Caring for your toddler's teeth - Canpol's Mums advise - Canpol

Advice from Canpol's experienced mothers.

Caring for your toddler's teeth

Why is it important to take care of milk teeth?

Although milk teeth will someday be substituted by permanent teeth, it's important to take care of them from the moment when they start emerging in your baby's mouth. They will stay there for a long time - they will fall out only between six and twelve years. Proper milk teeth care guarantees healthy permanent teeth in the future. The appearance of first small teeth is very important, as they enable biting and chewing as well as correct speech. If they fall out too soon, the child can have problems with eating and might have to wear dental braces in order to adjust his bite to future permanent teeth. Inflammations of milk teeth have a negative effect on the condition of permanent teeth.

How to take care of baby's teeth?

Before your child even develops milk teeth, you should clean his gums with sterile gauze moistened with boiled water. It's also good to accustom your baby to a toothbrush, by letting him play with it for a while and allowing him to put it in his mouth. Start cleaning his teeth as soon as his first tooth erupts. Do it regularly in the morning and in the evening. You can encourage an older child to participate in cleaning his teeth, but it is you who should always make sure that the teeth are clean. First, buy a gum massager and a finger toothbrush (first baby toothbrush). When your child grows, you can start using a toothbrush suitable for your child's current stage of development. Use only special children's toothpaste - adult toothpaste can irritate your baby's stomach when swallowed. Don't press the toothbrush too hard when cleaning the baby's teeth. It can damage the enamel or cause it to wear away. Apply gentle and steady pressure to the brush. Start from the outer surfaces of upper back teeth. Brush them with circular motion moving towards the front. Then move to the inner surfaces of upper teeth, holding the brush in vertical position, and brush off the debris from the fissures of the teeth. Next, do the same with lower teeth. Never brush your baby's teeth with the left to right movement - it destroys the enamel. Remember to always brush your baby's teeth without lifting the gingival (gum) pockets - you should always brush with movements going from the gum to the tooth. In order to prevent defects and caries, minimalise the amount of sugar in your child's menu. Instead of buying chocolate bars, give him an apple, and substitute sugary drinks with water or diluted fruit juice without added sugar. Teething babies are often so irritated because of their aching gums that they won't let anybody clean their teeth with a brush. In such situations, I recommend using sterile gauze moistened with boiled water.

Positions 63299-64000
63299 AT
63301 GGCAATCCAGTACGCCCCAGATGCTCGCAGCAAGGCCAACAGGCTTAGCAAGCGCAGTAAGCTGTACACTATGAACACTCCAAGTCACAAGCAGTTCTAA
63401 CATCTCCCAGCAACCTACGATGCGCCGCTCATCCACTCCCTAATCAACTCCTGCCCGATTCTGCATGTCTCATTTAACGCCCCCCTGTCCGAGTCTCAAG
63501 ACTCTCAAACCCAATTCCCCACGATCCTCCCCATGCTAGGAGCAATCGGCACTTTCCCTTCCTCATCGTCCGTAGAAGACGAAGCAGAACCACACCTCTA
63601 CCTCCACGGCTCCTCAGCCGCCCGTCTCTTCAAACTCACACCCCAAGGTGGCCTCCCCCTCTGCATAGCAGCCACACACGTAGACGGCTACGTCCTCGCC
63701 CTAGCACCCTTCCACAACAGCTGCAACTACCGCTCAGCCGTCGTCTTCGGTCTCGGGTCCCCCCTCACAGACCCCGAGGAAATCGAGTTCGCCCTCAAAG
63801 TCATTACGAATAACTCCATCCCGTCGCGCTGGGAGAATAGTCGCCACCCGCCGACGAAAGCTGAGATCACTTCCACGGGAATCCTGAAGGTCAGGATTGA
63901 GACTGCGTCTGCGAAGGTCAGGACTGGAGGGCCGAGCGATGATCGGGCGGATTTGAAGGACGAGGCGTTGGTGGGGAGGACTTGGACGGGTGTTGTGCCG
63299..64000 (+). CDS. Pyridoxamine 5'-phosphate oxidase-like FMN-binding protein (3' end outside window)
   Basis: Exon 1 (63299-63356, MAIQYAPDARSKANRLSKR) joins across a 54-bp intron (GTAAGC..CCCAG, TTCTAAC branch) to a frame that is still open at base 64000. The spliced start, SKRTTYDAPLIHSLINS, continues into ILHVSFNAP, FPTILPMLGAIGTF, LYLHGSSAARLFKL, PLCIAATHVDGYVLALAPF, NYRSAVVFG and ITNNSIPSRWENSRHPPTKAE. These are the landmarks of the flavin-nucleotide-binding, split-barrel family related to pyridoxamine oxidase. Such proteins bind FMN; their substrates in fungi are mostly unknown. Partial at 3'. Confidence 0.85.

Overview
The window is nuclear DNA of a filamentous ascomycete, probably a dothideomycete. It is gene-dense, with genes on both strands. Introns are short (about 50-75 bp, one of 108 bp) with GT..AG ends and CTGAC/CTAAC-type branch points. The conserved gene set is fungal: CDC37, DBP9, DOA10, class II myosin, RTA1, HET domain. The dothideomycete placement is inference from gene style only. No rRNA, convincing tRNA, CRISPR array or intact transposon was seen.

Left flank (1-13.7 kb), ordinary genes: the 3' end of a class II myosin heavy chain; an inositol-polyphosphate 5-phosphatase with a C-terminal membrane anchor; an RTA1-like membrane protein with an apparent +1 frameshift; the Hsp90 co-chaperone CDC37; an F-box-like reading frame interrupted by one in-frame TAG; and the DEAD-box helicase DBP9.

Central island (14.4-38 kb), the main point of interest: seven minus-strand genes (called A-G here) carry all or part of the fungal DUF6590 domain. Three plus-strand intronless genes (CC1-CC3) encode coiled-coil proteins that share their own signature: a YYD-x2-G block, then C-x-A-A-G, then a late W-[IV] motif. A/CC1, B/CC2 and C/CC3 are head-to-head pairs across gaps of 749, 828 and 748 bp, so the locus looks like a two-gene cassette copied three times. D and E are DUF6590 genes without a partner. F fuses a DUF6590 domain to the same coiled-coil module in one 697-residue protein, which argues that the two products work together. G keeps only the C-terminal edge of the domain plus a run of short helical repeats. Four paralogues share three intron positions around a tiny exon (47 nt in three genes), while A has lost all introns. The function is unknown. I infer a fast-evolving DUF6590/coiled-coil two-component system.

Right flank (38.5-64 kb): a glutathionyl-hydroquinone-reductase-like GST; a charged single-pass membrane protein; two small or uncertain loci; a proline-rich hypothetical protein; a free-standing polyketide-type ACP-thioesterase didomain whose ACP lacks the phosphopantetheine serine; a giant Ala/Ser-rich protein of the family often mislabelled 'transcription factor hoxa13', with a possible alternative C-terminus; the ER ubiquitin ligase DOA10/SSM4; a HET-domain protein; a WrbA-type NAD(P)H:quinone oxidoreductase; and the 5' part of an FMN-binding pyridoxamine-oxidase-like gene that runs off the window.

How can I encourage my child to brushing teeth?

In the beginning, your toddler might be a fierce opponent of brushing teeth. In order to avoid it, try proven methods:
- Take your child to the shop with you and let him pick his own toothbrush. It's the first step to success.
- Children like to imitate their parents. When you go to the bathroom, say to your toddler: "and now we're going to brush our teeth". Clean your teeth first, making funny faces and having fun with your child. It will encourage him to cleaning his teeth later on.
- If your baby frets about the duration of brushing his teeth, keep repeating "there's still so much food left to clean" while looking into your toddler's mouth.
- Children like experiments, especially when they can participate in them. Treat brushing teeth as an experiment: set a mirror so that the toddler can see his face when he's cleaning his teeth.
- Don't forget to praise your child after every cleaning for being so patient and behaving so well, and compliment his teeth on being so white and shining. Compliments work much better than forcement.

Małgorzata

Mum of 21 year old Rafał and 14 year old Adrianna, 11 years of professional experience

dr Aleksandra Łada

Clinical Neuro-speech Therapist
- consulting

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